Mourners carry the coffins of Iran's top general Qassem Soleimani and Abu Mahdi al-Muhandis, deputy commander of Iran-backed militias in Iraq known as the Popular Mobilization Forces, during their funeral in Karbala, Iraq. Picture: Khalid Mohammed/AP

Tehran, Iran - The body of General Qassem Soleimani, who was killed in a US drone strike, arrived Sunday in Iran to throngs of mourners, as President Donald Trump threatened to bomb 52 sites in the Islamic Republic if Tehran retaliates by attacking Americans

Soleimani's death Friday in Iraq further heightens tensions between Tehran and Washington after months of trading attacks and threats that put the wider Middle East on edge. The conflict is rooted in Trump pulling out of Iran's nuclear deal with world powers, an accord likely to further unravel as Tehran is expected to announce as early as Sunday it will break another set of limits.

Iran has promised “harsh revenge.” Already, a series of rockets launched in Baghdad late Saturday fell inside or near the Green Zone, which houses government offices and foreign embassies, including the US Embassy.

Trump wrote on Twitter afterward that the US had already “targeted 52 Iranian sites (representing the 52 American hostages taken by Iran many years ago), some at a very high level & important to Iran & the Iranian culture.”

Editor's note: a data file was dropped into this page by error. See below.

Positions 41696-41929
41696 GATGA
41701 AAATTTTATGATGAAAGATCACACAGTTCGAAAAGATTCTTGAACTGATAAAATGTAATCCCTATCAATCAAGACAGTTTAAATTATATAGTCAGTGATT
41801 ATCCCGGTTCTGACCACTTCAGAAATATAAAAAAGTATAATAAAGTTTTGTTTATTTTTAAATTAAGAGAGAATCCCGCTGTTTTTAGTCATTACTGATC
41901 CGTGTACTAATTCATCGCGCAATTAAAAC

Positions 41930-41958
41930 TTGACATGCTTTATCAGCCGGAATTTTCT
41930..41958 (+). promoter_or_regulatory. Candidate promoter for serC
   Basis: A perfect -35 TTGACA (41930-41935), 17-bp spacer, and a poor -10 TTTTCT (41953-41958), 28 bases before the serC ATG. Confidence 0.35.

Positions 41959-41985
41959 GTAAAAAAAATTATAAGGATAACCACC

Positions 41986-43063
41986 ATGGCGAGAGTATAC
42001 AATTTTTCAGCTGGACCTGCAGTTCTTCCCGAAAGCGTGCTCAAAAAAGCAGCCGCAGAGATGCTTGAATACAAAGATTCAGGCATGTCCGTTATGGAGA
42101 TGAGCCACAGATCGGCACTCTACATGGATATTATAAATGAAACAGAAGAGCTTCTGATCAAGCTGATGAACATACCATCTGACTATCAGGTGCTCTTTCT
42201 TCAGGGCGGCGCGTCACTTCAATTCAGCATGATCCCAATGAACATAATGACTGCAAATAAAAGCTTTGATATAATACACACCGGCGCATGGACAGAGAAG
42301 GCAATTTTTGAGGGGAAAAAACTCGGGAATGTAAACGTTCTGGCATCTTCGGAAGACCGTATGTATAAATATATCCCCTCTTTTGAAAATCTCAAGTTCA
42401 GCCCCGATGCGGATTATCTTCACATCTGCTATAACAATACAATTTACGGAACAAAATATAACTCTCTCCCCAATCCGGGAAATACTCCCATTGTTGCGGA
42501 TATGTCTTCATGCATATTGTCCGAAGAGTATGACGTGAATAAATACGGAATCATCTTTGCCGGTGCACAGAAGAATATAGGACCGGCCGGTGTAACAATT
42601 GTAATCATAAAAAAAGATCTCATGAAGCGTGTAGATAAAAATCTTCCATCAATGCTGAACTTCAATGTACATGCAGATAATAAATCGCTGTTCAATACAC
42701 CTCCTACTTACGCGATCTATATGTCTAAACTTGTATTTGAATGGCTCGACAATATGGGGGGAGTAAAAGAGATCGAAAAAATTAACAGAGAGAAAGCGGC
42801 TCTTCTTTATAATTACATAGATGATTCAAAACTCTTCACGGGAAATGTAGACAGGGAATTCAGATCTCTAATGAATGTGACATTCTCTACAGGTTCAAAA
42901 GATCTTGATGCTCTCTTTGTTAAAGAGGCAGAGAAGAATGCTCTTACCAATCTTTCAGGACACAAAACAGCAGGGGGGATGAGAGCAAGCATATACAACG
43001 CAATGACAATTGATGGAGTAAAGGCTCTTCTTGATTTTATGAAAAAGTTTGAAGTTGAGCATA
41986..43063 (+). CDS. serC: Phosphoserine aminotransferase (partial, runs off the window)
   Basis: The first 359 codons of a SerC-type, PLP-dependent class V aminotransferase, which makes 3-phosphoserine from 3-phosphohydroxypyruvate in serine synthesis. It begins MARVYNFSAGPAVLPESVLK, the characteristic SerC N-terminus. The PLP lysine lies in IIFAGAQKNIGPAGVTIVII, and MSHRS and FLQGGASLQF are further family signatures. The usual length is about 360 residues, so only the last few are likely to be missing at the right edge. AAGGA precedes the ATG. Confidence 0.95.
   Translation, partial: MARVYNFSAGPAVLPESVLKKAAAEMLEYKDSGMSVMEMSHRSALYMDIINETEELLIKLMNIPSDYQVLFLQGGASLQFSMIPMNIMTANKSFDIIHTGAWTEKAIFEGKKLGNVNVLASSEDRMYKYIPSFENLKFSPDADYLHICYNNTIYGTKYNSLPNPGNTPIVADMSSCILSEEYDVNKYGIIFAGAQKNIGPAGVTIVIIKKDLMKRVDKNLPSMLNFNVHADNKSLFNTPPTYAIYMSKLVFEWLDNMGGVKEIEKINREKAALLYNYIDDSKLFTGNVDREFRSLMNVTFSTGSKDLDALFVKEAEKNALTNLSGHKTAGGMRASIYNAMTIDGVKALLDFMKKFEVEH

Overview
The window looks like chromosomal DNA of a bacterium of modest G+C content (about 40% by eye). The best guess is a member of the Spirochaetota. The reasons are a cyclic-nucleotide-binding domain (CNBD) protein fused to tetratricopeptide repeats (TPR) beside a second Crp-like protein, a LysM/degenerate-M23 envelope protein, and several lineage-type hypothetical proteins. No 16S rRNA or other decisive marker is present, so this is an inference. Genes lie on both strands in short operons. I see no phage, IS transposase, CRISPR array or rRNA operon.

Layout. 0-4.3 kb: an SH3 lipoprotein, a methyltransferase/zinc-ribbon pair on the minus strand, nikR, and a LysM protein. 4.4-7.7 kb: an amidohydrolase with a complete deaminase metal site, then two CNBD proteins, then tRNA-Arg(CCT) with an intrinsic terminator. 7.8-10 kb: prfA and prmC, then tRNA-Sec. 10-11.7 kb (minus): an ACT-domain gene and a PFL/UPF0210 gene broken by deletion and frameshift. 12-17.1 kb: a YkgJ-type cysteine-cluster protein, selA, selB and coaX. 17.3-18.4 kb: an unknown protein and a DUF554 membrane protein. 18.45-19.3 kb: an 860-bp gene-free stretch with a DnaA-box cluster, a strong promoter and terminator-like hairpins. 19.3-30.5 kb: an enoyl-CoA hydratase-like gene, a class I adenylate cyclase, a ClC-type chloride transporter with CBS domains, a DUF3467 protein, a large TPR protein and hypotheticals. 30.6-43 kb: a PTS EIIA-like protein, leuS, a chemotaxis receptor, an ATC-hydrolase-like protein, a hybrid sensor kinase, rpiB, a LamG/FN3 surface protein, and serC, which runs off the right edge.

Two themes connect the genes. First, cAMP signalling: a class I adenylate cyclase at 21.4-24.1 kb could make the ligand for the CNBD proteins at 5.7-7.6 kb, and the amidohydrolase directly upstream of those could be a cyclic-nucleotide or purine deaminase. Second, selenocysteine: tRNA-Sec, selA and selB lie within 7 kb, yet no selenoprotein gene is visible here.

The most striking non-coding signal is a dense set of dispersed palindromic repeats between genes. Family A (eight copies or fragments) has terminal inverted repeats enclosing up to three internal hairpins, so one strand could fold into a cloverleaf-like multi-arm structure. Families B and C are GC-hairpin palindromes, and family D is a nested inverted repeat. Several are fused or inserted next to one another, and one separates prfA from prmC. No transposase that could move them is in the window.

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A US Army soldier checks his rifle before heading out at Fort Bragg, North Carolina, as troops from the 82nd Airborne are deployed to the Middle East as reinforcements in the volatile aftermath of the killing of Iranian General Qassem Soleimani. Picture: Chris Seward/AP

Trump did not identify the targets but added that they would be “HIT VERY FAST AND VERY HARD.”

After thousands in Baghdad on Saturday mourned Soleimani and others killed in the strike, authorities flew the general's body to the southwestern Iranian city of Ahvaz, according to the state-run IRNA news agency. An honor guard stood by early Sunday as mourners carried the flag-draped coffins of Soleimani and other Guard members off the tarmac.

Officials brought Soleimani's body to Ahvaz, a city that was a focus of fighting during the bloody, 1980-88 war between Iraq and Iran in which the general slowly grew to prominence. After that war, Soleimani joined the Guard's newly formed Quds, or Jersualem, Force, an expeditionary force that works with Iranian proxy forces in countries like Iraq, Lebanon and Yemen.

Authorities also plan to take Soleimani's body to Mashhad later Sunday, as well as Tehran and Qom on Monday for public mourning processions, then onto his hometown of Kerman for burial Tuesday.

Protesters demonstrate over the US airstrike in Iraq that killed Iranian Revolutionary Guard Gen. Qassem Soleimani in Tehran. Picture: Ebrahim Noroozi/AP

Soleimani was the architect of Iran's regional policy of mobilizing militias across Iraq, Syria and Lebanon, including in the war against the Islamic State group. He was also blamed for attacks on US troops and American allies going back decades.